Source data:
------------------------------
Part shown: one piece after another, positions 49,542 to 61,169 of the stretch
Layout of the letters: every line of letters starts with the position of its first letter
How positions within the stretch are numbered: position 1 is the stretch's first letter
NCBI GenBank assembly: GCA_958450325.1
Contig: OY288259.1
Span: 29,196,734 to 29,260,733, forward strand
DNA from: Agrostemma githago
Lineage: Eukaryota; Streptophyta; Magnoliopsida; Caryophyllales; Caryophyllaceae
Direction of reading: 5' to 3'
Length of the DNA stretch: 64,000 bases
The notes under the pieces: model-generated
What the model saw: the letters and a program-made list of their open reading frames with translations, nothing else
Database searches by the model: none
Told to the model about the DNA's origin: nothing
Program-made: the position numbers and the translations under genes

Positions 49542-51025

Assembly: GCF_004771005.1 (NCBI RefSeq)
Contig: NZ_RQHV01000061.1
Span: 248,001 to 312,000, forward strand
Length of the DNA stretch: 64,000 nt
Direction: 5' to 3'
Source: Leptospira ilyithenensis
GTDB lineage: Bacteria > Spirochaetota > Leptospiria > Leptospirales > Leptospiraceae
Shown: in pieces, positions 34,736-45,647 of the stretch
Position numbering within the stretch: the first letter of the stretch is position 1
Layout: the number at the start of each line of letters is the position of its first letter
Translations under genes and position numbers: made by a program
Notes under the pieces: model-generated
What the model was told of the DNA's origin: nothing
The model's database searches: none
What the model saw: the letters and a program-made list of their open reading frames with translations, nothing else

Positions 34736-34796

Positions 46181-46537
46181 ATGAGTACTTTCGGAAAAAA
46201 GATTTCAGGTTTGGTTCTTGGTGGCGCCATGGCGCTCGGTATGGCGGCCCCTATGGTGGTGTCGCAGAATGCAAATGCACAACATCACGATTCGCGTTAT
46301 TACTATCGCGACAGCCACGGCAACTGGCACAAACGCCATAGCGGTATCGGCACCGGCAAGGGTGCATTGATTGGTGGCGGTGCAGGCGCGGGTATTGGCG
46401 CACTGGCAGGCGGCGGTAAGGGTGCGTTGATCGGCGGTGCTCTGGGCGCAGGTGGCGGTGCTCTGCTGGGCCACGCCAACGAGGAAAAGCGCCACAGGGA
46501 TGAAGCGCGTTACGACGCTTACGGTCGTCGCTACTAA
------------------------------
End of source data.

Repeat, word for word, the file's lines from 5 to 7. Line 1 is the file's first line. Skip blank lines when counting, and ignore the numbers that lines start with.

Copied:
Contig: OY288259.1
Span: 29,196,734 to 29,260,733, forward strand
DNA from: Agrostemma githago